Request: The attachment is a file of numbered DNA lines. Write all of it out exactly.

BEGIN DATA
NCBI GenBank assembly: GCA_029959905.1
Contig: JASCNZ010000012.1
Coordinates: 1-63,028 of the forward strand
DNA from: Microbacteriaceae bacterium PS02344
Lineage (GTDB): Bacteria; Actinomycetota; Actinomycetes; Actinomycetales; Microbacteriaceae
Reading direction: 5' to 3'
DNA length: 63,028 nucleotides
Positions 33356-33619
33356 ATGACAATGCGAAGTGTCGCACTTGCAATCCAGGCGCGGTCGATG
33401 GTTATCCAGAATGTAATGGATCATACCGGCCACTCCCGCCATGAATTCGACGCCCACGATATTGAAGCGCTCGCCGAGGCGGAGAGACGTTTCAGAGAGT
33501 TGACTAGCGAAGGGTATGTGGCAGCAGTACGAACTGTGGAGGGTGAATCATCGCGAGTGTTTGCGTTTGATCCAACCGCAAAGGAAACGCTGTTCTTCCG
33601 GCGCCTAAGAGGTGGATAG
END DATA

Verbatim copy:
NCBI GenBank assembly: GCA_029959905.1
Contig: JASCNZ010000012.1
Coordinates: 1-63,028 of the forward strand
DNA from: Microbacteriaceae bacterium PS02344
Lineage (GTDB): Bacteria; Actinomycetota; Actinomycetes; Actinomycetales; Microbacteriaceae
Reading direction: 5' to 3'
DNA length: 63,028 nucleotides
Positions 33356-33619
33356 ATGACAATGCGAAGTGTCGCACTTGCAATCCAGGCGCGGTCGATG
33401 GTTATCCAGAATGTAATGGATCATACCGGCCACTCCCGCCATGAATTCGACGCCCACGATATTGAAGCGCTCGCCGAGGCGGAGAGACGTTTCAGAGAGT
33501 TGACTAGCGAAGGGTATGTGGCAGCAGTACGAACTGTGGAGGGTGAATCATCGCGAGTGTTTGCGTTTGATCCAACCGCAAAGGAAACGCTGTTCTTCCG
33601 GCGCCTAAGAGGTGGATAG